G/// //// Em/// //// C/// //// D/// ////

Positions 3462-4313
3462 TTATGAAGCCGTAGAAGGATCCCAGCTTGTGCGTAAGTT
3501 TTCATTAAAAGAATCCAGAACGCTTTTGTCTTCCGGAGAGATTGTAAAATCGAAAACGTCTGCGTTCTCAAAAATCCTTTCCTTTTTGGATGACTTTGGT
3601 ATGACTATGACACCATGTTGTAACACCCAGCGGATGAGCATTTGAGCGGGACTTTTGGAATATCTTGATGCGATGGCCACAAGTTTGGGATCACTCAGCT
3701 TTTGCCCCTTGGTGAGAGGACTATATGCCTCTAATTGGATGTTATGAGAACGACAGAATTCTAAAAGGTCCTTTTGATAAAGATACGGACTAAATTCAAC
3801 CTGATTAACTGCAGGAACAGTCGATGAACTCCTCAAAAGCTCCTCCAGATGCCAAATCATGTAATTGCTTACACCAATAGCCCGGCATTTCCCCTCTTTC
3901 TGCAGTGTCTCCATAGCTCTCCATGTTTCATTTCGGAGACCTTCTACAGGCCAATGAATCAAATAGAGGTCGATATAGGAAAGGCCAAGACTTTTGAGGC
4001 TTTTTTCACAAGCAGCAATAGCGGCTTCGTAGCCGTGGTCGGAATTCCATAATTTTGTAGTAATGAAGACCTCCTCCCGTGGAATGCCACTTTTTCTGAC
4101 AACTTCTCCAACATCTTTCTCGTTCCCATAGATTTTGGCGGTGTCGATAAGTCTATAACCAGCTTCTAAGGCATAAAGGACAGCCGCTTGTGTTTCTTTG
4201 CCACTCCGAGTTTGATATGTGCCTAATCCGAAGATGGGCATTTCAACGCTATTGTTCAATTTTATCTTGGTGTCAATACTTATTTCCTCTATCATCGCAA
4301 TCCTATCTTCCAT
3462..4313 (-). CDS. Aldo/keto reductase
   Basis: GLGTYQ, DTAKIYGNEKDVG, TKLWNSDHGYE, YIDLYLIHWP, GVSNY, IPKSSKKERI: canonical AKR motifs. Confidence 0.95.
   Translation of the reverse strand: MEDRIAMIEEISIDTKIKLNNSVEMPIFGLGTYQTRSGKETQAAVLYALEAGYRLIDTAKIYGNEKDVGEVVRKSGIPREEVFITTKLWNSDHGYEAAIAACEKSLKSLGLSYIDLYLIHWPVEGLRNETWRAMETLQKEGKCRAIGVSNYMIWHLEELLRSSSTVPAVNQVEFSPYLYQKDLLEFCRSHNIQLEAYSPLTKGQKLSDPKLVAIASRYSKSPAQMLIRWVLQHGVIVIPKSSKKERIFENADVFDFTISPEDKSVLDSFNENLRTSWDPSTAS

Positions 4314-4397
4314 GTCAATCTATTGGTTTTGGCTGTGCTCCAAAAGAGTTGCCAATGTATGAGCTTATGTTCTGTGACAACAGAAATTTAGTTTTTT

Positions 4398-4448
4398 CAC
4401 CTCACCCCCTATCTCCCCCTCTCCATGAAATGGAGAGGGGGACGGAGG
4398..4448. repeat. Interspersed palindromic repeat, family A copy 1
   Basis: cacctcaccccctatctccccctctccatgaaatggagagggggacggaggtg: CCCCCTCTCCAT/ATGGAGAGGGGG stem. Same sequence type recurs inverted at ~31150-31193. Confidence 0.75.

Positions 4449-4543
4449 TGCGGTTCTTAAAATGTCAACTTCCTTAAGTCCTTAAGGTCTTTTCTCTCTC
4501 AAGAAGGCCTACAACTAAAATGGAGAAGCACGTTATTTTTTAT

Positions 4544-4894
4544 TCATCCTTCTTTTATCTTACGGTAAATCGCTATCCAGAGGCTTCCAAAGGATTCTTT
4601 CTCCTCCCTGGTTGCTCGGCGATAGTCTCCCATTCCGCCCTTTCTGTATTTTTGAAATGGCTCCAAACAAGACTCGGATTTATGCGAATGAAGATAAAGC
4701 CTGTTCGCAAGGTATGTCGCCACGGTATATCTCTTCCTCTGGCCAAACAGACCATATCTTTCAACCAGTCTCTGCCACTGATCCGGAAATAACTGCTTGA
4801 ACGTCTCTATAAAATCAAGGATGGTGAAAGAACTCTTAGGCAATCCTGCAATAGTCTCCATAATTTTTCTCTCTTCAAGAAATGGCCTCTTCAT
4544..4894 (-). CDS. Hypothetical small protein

You should maybe also put yourself a simple bass and drums backing track together (a medium paced rock type of thing?). Again there is a backing track featured as part of our stuff but this is an article and not an advert and if you are a musician seriously thinking of teaching guitar for a living you probably have the technology to do something similar pretty effectively yourself? Explain how the chord diagrams work (we take it for granted but you would be surprised how many people just don't get it at first) and make sure that they know that the numbers inside the black dots (if you are using the free handout?) refer to the left (or fretting) hand fingers used to hold down the strings. Ask them to study the handout, slowly form each chord in turn and strum it once in their own time. Depending upon the individual this may take a little while and you should spend this time looking at what they are doing and encouraging them to form the chords correctly. The main problem that tends to show up at this stage are that some of the fretting hand fingers will inadvertently kill strings that they are not supposed to be touching. By pointing this out and encouraging the student to use fingertips (rather than finger pads) you are really at the heart of what one-on-one instrumental lessons are all about. There are so many resources available to would be musicians that in some ways it is a surprise that anyone is prepared to do something as low tech as drag themselves along to another person's house and pay them to give a guitar lesson but the truth is (and it is perhaps the only reason that we have a job) that a student can't ask a DVD or a youtube video a question. Perhaps the single biggest reason that we are there is because we are able to instantly tell a student where they are going wrong and then come up with a strategy that will help them to put the problem right. Work toward a situation where your student can (very slowly) change between one chord and the next one. This is really the whole point of the lesson and be prepared for it to take a little time. Another commonly encountered problem at this stage is that students sometimes either do not strum all of the required strings for a particular chord (they will often miss the low E string from the Em Chord) or that they play strings that are not part of the chord (such as the open A and E strings when playing the D chord) Encourage them to play the chords first in the sequence presented on the handout (G Em C and D) and when they can do that mix the chords up a little (eg request that they play an D chord followed by a Em chord etc) The idea is that during the lesson the pupil develops an ability to remember the fingerings and play them without continued reference to the handout. Handouts are great but it's no good if the knowledge stays on the paper! Let the student know that what we are looking for is a situation where the chord names and the fingerings are available for instant recall. We are talking about something very important here. You might like to explain to your student (and it does not only apply to beginners or to this lesson) the difference between awareness of something and familiarity with it. When these changes are reasonably secure allow the student hear the backing track for the G Em C and D chord sequence. Now ask the student to strum a single chord as each change comes around. The idea behind this is that having played a single chord the novice player has time (almost two bars) to get ready to fret the next one. Some students will adapt to this fairly quickly whilst others will take a little time to get to grips with the fingerings involved. If they are having trouble putting the chord in the right place you can help them by counting to four over the backing track as the change comes up. After working on this material for a little while it might be a good idea to talk to your pupil about the following notion. You don't learn to play guitar "during" guitar lessons-you learn to play "between" guitar lessons If an individual was able to play everything presented to them perfectly by the end of the lesson then it can be argued that the material was pitched way too low (tell them this!). The object of a good lesson is to give the student a desirable (and achievable) outcome that they can work towards between sessions. If you explain this to them and have them understand it then they tend to feel a little less frustrated that they don't play everything perfectly during the lesson. The objective here is to get them to go away with a clear idea of what they need to do in order to get better before the next lesson. For the students who pick up the changes early it is possible to introduce more involved strumming patterns. It is a good idea at this stage to be careful to restrict the strums to the early part of the first bar of each chord so that the learner will continue to have as much time as possible to move between the chord shapes. Towards the end of the session give the student a copy of the backing track on CD or dump it onto a memory stick or even email it to them for private study (this usually goes down very well!) and ask them if there is anything that they do not understand about the material studied. Before the lesson ends refer the student back to the handout entitled First Guitar Chords (which you can download free now from and tell them that it may be worth looking at the sheet before the next session as the chords introduced in the next lesson (Am Dm and E) are on it. You could use a pencil to indicate which chords from the sheet are to be studied. If you like you can also let your student have printed A4 sheets containing the relevant BIG GRIDS (the giant letter sized chord sheets that you can also download free from the site). Alternatively after downloading them yourself you could just email the relevant chords to your students as attachments and they can print them off and stick them on their own walls at home (saves ink?). Either way your customer will be able to access the material that they need to practice whilst sitting on their bed rather than having to refer to bits of paper lying all over the place. Recap the lesson and then maybe let the student know about some of the songs (or fragments of songs) that can be played using only the four chords studied during this session. You could maybe make use of the information given at the start of the lesson with regard to the types of music etc that they said that they were into? These songs (or fragments) include: His latest Flame G to Em Itchycoo Park G to Em (Chorus) The Locomotion G to Em (verse:1 bar each chord) Shout G to Em Hallelujah (G to Em ok I know its Em7 but it still works?) You Really Got A Hold On Me (G to Em) Stand By Me (All four chords in the order presented) Every Breath You Take (All four chords in order) Simply The Best (All for chords in order) Blue Moon (All four chords in order) Crocodile Rock (All four chords in order) Hungry Heart (All four chords in order) The above list is just intended to get the student to realise that they are capable of making rapid progress. Some of the songs detailed above are not in the original keys of the recorded versions and there are some simplifications going on there. Finally: before winding up the session check that your student knows what to work towards before the next meeting That was a reasonably in depth look at a first lesson. The next article will look at the bigger picture with relation to setting out a plan for the next few lessons and introducing some single note (as opposed to chord) work. Rob Hylton is part of guitar and bass teacher's resources website. You can download a free student handout First Guitar Chords featuring the chords used in this lesson from 2009 Rob Hylton. All Rights Reserved